“Stupid!”, she yelled, her voice no longer a whisper but no less harsh than usual. “I mean, of all the things! Of all the reasons.” She glared at Fhil, her coal black eyes ablaze. “Why hover-polo?  Nobody even likes it!”

Fhil cowered behind his desk. If Midalyn had come alone, he would have simply given her a re-education coupon without disclosing anything and that would have been it. However, with the stunned off-worlders in the room and the secret revealed he was at a lost for what to do. He opened and closed his mouth a couple of times before stammering, “The directive came from the Qwark Royal Family themselves. To promote the sport and get people to fill the cloud stadiums. The league is doing quite well this year and it, it’s our national pastime after all, the beautiful game, and, and…” His voice peppered out under Midalyn’s glare.

“Our national pastime?!” she repeated with utter disbelief. “I’ve seen snail races more exciting,” she snorted. The disgust in her voice was so palpable that Kara and Zo were almost glad to be sidelined during the exchange. However, Midalyn noticed with some surprise that Fhil’s back  pricked up slightly at her dismissive comments about hover-polo despite his cowering. I suppose he must actually be a sports fan, she thought with sympathetic disdain. In the lull following her outburst, she collected her thoughts which had scattered like a wildfire in her rage. Bringing them down to a slow simmer. She accessed the reality of the situation she found herself in. She couldn’t believe that the cause of all her planet’s PR woes were because of a sport she didn’t think twice about if she thought about it all. Which she didn’t.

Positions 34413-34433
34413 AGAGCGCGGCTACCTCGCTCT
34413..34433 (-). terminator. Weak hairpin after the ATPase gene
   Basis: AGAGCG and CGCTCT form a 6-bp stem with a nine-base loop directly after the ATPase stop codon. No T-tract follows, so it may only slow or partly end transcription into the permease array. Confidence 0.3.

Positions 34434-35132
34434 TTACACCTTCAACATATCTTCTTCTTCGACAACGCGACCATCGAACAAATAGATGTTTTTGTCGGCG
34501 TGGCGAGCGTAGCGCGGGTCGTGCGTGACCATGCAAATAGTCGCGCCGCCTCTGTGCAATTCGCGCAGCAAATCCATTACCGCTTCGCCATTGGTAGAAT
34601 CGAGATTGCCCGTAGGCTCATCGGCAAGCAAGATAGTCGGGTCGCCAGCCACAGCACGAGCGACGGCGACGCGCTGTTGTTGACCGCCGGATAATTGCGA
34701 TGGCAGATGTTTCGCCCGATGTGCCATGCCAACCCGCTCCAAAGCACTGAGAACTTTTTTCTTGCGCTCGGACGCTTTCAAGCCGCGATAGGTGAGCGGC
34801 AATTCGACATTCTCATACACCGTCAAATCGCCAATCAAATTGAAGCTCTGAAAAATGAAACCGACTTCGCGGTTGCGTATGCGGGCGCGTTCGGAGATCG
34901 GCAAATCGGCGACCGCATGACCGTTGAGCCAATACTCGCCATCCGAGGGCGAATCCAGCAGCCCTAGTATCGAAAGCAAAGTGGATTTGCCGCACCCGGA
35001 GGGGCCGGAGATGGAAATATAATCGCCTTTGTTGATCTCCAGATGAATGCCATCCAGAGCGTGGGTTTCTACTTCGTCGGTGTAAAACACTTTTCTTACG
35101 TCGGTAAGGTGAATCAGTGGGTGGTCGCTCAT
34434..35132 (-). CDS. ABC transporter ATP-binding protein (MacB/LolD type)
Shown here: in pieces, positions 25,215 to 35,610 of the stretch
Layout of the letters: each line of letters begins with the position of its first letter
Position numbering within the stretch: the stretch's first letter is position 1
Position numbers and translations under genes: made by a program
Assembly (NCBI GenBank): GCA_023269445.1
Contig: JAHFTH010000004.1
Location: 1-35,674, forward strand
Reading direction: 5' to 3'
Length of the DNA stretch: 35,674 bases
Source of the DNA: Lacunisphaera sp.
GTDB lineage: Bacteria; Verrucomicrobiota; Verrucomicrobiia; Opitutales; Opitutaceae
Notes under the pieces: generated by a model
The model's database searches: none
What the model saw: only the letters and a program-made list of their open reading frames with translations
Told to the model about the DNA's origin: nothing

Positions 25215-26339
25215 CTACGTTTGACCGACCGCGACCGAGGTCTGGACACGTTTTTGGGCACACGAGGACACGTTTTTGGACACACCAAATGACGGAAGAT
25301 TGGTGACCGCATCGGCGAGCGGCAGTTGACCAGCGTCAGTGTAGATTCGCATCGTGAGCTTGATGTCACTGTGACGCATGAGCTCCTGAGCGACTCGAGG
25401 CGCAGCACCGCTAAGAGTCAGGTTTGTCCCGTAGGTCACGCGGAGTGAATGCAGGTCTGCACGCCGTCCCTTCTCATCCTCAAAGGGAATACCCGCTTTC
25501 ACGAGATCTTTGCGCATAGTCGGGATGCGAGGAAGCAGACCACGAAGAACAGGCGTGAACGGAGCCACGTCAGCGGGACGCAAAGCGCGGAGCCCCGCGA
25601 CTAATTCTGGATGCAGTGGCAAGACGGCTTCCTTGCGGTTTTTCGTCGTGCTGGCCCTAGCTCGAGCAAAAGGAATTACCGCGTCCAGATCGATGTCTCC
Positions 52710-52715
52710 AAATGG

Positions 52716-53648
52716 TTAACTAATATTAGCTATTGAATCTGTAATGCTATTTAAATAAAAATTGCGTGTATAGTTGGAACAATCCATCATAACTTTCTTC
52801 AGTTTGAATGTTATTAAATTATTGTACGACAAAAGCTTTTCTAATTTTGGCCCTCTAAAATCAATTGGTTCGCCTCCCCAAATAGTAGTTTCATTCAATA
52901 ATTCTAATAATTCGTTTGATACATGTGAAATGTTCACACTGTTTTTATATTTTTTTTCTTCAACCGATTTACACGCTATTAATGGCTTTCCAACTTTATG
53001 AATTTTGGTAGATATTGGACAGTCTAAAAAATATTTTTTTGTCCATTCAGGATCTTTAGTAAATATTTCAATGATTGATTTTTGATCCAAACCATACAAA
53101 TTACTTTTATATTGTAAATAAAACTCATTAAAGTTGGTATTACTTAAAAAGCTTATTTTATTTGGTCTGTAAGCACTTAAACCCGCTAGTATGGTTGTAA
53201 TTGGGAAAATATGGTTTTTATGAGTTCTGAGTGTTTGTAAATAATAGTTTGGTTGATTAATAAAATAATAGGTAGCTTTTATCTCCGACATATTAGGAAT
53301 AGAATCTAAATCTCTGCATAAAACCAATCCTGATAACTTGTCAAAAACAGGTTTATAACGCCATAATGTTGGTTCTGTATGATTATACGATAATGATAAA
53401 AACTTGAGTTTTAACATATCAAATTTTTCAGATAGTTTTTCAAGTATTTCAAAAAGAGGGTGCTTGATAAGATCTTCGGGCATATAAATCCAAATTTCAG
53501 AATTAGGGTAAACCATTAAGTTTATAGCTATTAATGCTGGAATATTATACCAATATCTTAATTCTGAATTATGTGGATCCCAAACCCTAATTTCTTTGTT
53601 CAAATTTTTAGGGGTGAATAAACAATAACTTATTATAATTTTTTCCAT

Zo cleared his throat suggestively and she realised that the lull had turned into a couple moments of silence as they were all waiting for her to continue. She sighed. This was all so stupid. All this effort for lehhting hover-polo. Her thoughts were well and truly collected now. She turned her attention back to Fhil who was waiting with open apprehension.

“Consider a formal complaint issued,” she stated simply as she turned and left the room. She soldiered past the young receptionist and through the waiting room. It was only once she was outside the building that she remembered to wait for Zo and Kara and she stopped. They shortly caught up to her, obvious confusion on their faces. There was a silence as they caught their breath and it was Zo who spoke first.

“Was that it?” he asked incredulously. “Somehow I expected, I dunno, something more.”

Midalyn cocked her head happily at the confused Turian. “Sometimes life is anticlimactic but that’s only because it keeps going when we expected things to stop when something was accomplished.”

“And was something accomplished?” Kara asked. “We kinda just blasted out of there...”

“Due to a quirk in Qwark Consumer Rights Law, formal complaints from off-worlders require immediate investigate with a public apology to be issued,” Midalyn explained. “Once everyone knows that the reason is hover-polo of all things, I doubt the holo-brochures could be so loose with the truth, but maybe that’s optimistic.”

Just then her whiskers pricked up as she smiled adorably at the off-worlders. “You know, I’ve never been off-world and I hear you two have a spaceship.”